Martin Kramer delivered these remarks at a Harvard symposium on “Iran: Threat, Challenge, or Opportunity?” convened by Middle East Strategy at Harvard, April 30, 2009. Posted retroactively.
Let me begin by taking you thirty years back in time, to March 1979, just after the triumph of Khomeini. A report in the Washington Post opened with these words:
In the lobby of the Intercontinental the main tea-time occupation is comparative revolutions. Those who covered the Portuguese or Cuban revolutions argue over whether Prime Minister Mehdi Bazargan is more a Soares or a Castro. Those with a historical turn of mind seek parallels in the Russian revolution, wondering if the Fedayeen will fill the role of the Bolsheviks. For those who fancy the French revolution there’s the fun of identifying a future Napoleon from the ranks of obscure Iranian colonels.
Now as that suggests, initially no one was sure which analogy to follow as the revolution in Iran unfolded. But eventually, and with the help of the academy, one analogy prevailed over the others: the Iranian revolution would come to be described as a “great revolution” on the scale of the Russian Revolution.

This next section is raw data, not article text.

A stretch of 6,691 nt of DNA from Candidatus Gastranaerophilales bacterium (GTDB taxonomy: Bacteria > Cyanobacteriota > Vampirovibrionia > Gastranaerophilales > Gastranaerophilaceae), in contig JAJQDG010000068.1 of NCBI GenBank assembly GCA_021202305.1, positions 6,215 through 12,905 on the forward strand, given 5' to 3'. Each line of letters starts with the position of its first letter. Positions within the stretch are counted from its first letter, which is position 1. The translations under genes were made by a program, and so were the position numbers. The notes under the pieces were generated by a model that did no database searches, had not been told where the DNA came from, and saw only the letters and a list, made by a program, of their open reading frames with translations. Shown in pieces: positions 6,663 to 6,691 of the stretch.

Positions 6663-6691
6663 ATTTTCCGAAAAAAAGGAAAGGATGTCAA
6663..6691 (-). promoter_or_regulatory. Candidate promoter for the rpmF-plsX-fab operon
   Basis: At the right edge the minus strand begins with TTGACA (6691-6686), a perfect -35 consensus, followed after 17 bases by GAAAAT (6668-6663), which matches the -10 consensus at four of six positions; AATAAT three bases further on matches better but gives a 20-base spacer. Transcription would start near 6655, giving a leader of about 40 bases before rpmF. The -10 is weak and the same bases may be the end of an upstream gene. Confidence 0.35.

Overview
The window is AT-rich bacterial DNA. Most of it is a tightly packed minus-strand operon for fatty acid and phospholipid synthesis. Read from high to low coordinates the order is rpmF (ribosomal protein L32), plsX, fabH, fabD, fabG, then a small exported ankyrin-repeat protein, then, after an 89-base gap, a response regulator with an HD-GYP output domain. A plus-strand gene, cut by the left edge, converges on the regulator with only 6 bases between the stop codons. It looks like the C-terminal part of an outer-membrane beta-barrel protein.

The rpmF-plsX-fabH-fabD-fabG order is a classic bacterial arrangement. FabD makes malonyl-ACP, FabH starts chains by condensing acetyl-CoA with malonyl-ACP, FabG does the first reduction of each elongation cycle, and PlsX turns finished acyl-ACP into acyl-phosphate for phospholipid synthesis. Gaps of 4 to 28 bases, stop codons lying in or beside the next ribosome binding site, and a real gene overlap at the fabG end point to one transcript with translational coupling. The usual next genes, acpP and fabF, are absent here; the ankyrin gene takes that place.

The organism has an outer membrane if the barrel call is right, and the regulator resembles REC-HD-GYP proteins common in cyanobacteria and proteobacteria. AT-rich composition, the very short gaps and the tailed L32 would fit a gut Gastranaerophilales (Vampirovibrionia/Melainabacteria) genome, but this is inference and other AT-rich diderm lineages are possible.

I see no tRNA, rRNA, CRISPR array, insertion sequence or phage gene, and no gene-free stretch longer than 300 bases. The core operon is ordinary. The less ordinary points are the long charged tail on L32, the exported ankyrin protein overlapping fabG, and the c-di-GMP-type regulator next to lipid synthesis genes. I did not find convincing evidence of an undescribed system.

I say with the help of the academy, because it was academic students of comparative revolution who singled out the Iranian revolution from the jumble of Third World turmoil, as something different, of world-historical significance. This may have had to do with high expectations of the revolution on the international left, for its dethroning America’s puppet, the Shah of Iran. And it was a politically correct thing to do, to add at least some Muslims to the “great revolution” pantheon. Theda Skocpol, student of comparative revolution here at Harvard, set the tone: “The Iranian revolution… surely fits more closely the pattern of the great historical social revolutions than it does the rubric of simply a political revolution, where only governmental institutions are transformed.”
But it wasn’t just the academic left. Iran and Middle East specialists loved to put Iran in the big leagues. Iran expert Marvin Zonis told a State Department session in 1984: “The message from Iran is in my opinion the single most impressive political ideology proposed in the twentieth century—since the Bolshevik Revolution. And if we accept that Bolshevism is a remnant of the nineteenth century, then I argue that we’ve had only one good one in the twentieth—and it’s this one.” And here, for variety, is Bernard Lewis: “The Iranian Revolution was a real revolution, in the sense that the French and Russian revolutions were real revolutions.” (Note that both Zonis and Lewis don’t even include China as a referent.)
This categorization of Iran’s revolution among the “greats,” so close to its occurrence, seems hasty in retrospect. Compare France, Russia, and even China, with Iran thirty years after their “great revolutions.” They became military or economic superpowers; Iran clearly hasn’t. It’s more reminiscent of Nasser’s revolutionary Egypt in its ability to mobilize and project power. But first impressions matter, and from a very early stage, Iran’s revolution was deemed analogous to Russia’s.